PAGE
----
Significant challenges to psychologists pay in Medicare remain but payment at least remains stable, if low, with a slight decrease in payment of approximately 1.5%. This appears to be the standard reduction for most providers in the program. In addition, psychologists who did not successfully report measures under PQRS in 2015 will lose an additional 2% on all of their Medicare charges.
CMS has added several new codes for 2017 to capture services under the Psychiatric Collaborative Care Model (CoCM) in which a primary care provider and a care manager work in collaboration with a psychiatric consultant, such as a psychiatrist. Psychologists cannot bill the collaborative care codes (G0502, -03, and -04) because the services involve evaluation and management (E/M), but they can provide behavioral care management services. The behavioral care manager does not have to be an employee of the primary care provider and may furnish services remotely. CMS is also adding a code, G0507, for other Behavioral Health Integration (BHI) models of care. Direct billing of this code is limited to physicians and other health care professionals who can provide the BHI initiating visit, which CMS maintains is not within a psychologist’s scope of practice.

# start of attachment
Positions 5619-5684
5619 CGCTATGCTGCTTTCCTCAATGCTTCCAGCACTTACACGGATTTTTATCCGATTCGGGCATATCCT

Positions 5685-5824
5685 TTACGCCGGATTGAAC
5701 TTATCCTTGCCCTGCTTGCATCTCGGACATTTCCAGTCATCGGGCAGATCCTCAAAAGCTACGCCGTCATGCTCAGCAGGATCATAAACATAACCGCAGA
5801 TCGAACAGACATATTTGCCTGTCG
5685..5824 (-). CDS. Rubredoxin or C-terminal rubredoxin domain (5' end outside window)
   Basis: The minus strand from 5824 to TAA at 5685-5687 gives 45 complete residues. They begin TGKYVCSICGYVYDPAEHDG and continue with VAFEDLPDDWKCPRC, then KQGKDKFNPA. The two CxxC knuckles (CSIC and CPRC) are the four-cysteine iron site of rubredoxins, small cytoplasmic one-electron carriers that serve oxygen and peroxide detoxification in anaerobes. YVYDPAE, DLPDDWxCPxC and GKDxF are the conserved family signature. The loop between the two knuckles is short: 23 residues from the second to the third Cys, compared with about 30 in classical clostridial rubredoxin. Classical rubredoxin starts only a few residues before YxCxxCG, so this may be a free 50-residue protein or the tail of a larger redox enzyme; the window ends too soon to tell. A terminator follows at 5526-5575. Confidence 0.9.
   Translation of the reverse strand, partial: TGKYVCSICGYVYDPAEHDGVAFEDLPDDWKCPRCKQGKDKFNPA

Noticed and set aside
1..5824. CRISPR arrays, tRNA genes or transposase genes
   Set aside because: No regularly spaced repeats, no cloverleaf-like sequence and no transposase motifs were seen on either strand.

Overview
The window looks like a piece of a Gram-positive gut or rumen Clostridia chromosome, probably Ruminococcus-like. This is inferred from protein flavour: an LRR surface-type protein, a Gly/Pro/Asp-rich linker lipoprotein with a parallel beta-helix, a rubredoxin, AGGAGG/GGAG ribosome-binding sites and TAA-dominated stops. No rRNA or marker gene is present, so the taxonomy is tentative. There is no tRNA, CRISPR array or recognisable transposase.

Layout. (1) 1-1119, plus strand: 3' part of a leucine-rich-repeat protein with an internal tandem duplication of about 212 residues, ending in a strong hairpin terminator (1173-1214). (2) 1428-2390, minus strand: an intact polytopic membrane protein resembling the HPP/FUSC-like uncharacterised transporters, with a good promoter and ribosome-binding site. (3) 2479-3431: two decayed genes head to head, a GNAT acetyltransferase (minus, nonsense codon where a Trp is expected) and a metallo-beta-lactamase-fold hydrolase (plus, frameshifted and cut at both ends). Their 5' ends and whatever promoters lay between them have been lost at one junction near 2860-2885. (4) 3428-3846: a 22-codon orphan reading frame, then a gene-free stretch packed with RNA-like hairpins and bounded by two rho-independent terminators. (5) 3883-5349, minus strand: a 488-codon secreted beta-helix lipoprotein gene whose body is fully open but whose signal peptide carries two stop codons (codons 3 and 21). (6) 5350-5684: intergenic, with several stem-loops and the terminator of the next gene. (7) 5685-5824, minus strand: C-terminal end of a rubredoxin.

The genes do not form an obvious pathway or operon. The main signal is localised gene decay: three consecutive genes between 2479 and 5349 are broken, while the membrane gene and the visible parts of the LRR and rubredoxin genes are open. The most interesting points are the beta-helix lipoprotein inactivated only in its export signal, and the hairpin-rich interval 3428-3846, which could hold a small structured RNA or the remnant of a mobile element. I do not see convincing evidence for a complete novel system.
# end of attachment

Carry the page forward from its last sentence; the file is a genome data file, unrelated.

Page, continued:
Looking ahead to 2017